[su_spoiler title="How is Glaucoma Treated? "]Your doctor may use prescription eye drops, laser surgery, or microsurgery.

    Eye drops. These either reduce the formation of fluid in the eye or increase its outflow. Side effects may include allergies, redness, stinging, blurred vision, and irritated eyes. Some glaucoma drugs may affect your heart and lungs. Be sure to tell your doctor about any other medications you’re taking or are allergic to.

    Laser surgery. This procedure can slightly increase the flow of the fluid from the eye for people with open-angle glaucoma. It can stop fluid blockage if you have angle-closure glaucoma. Procedures include:

  • Trabeculoplasty: Opens the drainage area
  • Iridotomy: Makes a tiny hole in the iris to let fluid flow more freely
  • Cyclophotocoagulation: Treats areas of the middle layer of your eye to reduce fluid production
  • Microsurgery. In an procedure called a trabeculectomy, the doctor creates a new channel to drain the fluid and ease eye pressure. Sometimes this form of glaucoma surgery fails and has to be redone. Your doctor might implant a tube to help drain fluid. Surgery can cause temporary or permanent vision loss, as well as bleeding or infection.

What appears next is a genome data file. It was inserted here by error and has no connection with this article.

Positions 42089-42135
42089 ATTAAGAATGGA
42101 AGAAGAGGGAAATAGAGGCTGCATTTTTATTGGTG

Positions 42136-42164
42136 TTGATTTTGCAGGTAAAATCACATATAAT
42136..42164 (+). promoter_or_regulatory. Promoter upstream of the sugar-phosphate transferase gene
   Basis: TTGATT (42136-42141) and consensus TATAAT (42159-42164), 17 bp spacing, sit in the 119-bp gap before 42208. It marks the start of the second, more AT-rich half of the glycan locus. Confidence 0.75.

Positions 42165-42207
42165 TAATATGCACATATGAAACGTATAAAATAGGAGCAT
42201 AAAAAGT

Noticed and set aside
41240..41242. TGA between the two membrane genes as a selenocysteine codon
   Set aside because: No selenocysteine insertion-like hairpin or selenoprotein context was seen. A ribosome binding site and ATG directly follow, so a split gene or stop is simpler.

Open-angle glaucoma is most often treated with various combinations of eye drops, laser trabeculoplasty, and microsurgery. Doctors in the U.S. tend to start with medications, but there’s evidence that early laser surgery or microsurgery could work better for some people.

    Infant or congenital glaucoma -- meaning you are born with it -- is primarily treated with surgery, because the cause of the problem is a very distorted drainage system.

    Talk to your eye doctor to find out which glaucoma treatment is right for you.[/su_spoiler]

    [su_spoiler title="Can You Prevent Glaucoma? "]No. But if you diagnose and treat it early, you can control the disease.[/su_spoiler]

    [su_spoiler title="What's the Outlook? "]At this time, lost vision can’t be restored. However, lowering eye pressure can help preserve the sight you have. Most people with glaucoma who follow their treatment plan and have regular eye exams don’t go blind.[/su_spoiler]  

    So now that you have a better understanding of glaucoma and how it not only affects those who are aging, but also young adults, children and even infants, be sure to get regular check-ups with your eye doctor (1x every 1-2 years). While glaucoma is not preventable, it can be stopped if detected early in the onset process.

    Header Image Courtesy: NPR.org and iStock